Nasdaq bounce shoves aside value ‘comeback’
Ken Odeluga September 11, 2019 5:35 PM
What goes around….often just keeps going: ‘value’ bounce may be fading already
Indications so far from Wednesday’s U.S. stock trading session suggest that the move to favour cheaper, higher-yielding shares over long-standing 'momentum' outperformers, may be fizzling out already. Despite lacklustre sessions earlier this week, which saw the S&P 500 index close flat on Monday, Wall Street has been awash with talk over a sharp swing—known as a ‘rotation’—away from one set of equity market sector preferences in favour of another. The move back to ‘value’ shares from ‘momentum’ stocks was the fiercest over one trading day, according to data gathered by Bloomberg. The chart below shows daily percentage changes of the spread between Bloomberg’s ‘U.S Pure Value Index’ and ‘U.S. Pure Growth Index’.
‘Momentum’ is typified by techy consumer growth names like Amazon, Facebook and Netflix which continue to sit on triple percentage digit price returns over several years. Banks, insurance firms, makers of capital goods, telecoms and other industrial segments often populate the ‘value’ sphere. What appeared to be the beginnings of a value comeback boosted stocks in many industries that have struggled over the last few years. On Tuesday, this created a sea of green that included all but one S&P 500 bank (the exception was Wells Fargo) also boosting struggling retailer JCPenney above its consensus target price for the first time in several weeks, amid apparently no company specific news.
Absolute change chart: ‘U.S. Pure Value Index’ / ‘U.S. Pure Growth Index’ spread – Daily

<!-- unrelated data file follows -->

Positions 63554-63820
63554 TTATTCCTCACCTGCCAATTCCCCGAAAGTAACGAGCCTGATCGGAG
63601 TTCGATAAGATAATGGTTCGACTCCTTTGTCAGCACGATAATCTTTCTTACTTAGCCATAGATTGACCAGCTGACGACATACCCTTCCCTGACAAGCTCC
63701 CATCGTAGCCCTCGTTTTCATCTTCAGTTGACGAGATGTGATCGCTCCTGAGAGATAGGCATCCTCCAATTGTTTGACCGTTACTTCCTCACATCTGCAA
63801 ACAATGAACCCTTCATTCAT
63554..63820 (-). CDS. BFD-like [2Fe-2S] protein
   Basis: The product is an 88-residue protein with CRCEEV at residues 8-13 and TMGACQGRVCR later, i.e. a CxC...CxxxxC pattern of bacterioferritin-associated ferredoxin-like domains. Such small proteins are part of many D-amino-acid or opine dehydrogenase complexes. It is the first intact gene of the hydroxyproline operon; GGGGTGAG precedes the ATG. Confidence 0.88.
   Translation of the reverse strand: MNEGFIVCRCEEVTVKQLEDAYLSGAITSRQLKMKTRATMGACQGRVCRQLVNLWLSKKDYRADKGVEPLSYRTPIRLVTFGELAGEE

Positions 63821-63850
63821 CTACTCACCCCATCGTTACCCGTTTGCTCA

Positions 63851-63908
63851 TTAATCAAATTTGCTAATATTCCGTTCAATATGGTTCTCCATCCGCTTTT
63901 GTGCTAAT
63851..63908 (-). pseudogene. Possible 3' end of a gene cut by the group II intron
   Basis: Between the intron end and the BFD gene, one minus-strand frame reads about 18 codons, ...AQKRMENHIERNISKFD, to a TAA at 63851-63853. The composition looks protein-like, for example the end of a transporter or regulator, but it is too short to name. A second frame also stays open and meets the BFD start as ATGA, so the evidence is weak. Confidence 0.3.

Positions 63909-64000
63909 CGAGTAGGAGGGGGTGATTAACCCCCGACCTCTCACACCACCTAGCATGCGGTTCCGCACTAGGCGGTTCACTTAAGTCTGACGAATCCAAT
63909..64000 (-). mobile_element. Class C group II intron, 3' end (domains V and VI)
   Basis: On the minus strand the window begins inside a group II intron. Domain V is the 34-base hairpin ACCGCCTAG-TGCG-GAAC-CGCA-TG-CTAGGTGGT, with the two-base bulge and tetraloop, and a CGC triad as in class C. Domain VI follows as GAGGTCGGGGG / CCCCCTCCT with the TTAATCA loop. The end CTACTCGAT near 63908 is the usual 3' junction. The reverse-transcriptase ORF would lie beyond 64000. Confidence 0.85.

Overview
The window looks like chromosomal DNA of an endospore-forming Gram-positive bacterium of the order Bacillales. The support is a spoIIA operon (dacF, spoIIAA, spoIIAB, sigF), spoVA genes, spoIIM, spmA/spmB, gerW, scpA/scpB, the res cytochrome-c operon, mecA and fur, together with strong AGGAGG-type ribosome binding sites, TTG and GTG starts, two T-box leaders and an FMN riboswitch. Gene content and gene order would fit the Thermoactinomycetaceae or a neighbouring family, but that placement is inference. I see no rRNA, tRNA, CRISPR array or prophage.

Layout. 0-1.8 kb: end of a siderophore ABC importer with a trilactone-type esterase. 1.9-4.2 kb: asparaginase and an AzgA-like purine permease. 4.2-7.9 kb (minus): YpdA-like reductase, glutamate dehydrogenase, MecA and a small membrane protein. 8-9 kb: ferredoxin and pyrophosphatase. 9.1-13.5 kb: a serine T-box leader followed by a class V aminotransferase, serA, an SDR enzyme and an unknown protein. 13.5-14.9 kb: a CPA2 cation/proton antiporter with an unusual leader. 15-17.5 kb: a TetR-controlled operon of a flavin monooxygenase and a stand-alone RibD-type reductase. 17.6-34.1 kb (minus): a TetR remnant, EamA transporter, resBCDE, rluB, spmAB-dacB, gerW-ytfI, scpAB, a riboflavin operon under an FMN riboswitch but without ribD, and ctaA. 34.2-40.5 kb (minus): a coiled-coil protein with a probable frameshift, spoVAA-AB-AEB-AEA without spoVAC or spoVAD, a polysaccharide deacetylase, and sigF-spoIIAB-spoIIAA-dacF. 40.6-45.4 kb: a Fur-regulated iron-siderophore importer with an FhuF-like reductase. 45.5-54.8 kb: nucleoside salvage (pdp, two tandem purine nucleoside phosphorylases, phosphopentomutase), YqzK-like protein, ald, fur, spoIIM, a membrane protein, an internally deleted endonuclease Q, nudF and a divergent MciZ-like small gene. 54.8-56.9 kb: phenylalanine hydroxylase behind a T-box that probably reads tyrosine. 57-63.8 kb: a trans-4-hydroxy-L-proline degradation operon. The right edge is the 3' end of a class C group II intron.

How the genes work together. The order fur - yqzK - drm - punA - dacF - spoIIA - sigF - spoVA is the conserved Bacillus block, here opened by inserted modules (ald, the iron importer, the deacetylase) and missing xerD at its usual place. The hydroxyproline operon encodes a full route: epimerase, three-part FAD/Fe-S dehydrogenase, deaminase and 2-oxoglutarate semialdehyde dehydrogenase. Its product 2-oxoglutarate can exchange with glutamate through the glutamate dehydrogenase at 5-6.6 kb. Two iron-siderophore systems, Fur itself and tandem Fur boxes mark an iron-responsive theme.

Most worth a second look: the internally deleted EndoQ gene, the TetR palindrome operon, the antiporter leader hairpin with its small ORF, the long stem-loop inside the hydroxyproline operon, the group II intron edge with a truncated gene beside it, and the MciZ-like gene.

Source: Bloomberg /FOREX.com
By Wednesday, the same measures show ‘value’ slumping back sharply. That may not be much of a surprise given the outsize move in the opposite direction earlier in the week. Part of the swing is associated with this week’s resounding government bond market correction as the multi-month rally in developed market bonds and beyond shows signs of fraying. The idea that links a bond correction to a possible swing to value is that if the bond rally may soon peter out, investors might be switching back from chasing absolute bond price gains and returning to yield seeking in shares. With Treasury yields looking less sure-footed into the U.S. cash open though—yields were 1.4 basis points (bp) to 3.2bp lower across the curve—enthusiasm about a switch back to ‘value’ is lower too.
As for whether this week’s events may mark a lasting turn in investors’ prevailing preference, the jury’s out. If bonds (which move inversely to yields) continue rallying on the back of redoubled Fed easing hopes, value may continue to struggle. But what if recession fears bed down deeply enough to trigger a lasting move to the relative safety of ‘value’ stocks against preferences for shares related to other styles, like ‘momentum’, but also ‘volatility’ and others? In that case, eye-catching swings we’ve seen this week could pave the way for lasting changes among stock market leadership.
The technology-stock heavy (and thus ‘momentum’ / ‘growth’-sensitive) Nasdaq 100 index is the most relevant backdrop as the eternal battle between those styles comes to a head again. The US Tech 100 CFD proxy shows the market is in a long, slow coil as it hovers close to July’s latest record peak. Closing in, the market’s recovery from August’s mini-correction remains valid, particularly judged from coherence of another ‘coil’ or wedge, forming over several weeks. As it stands, its hypothetical effect is that it will keep funnelling prices higher so long as there are no sustained moves to the downside of the pattern. As prices ascend, the first significant impediments are a moderate distance away. 8018, was the high on the day after July’s record and the best the market could do on its only down day that week. The peak itself was 8035. Even if a ‘value’ takeover really has begun, a bullish-looking Nasdaq chart suggests the shift will be a gradual rather than sudden one, if at all. Even then, true confirmation would still need to wait for 1. A further Nasdaq 100 failure at this year’s top so far, and 2. A clean break of the nearest proven major support, 7308, followed by inarguable follow-through.
US Tech 100 CFD – Daily
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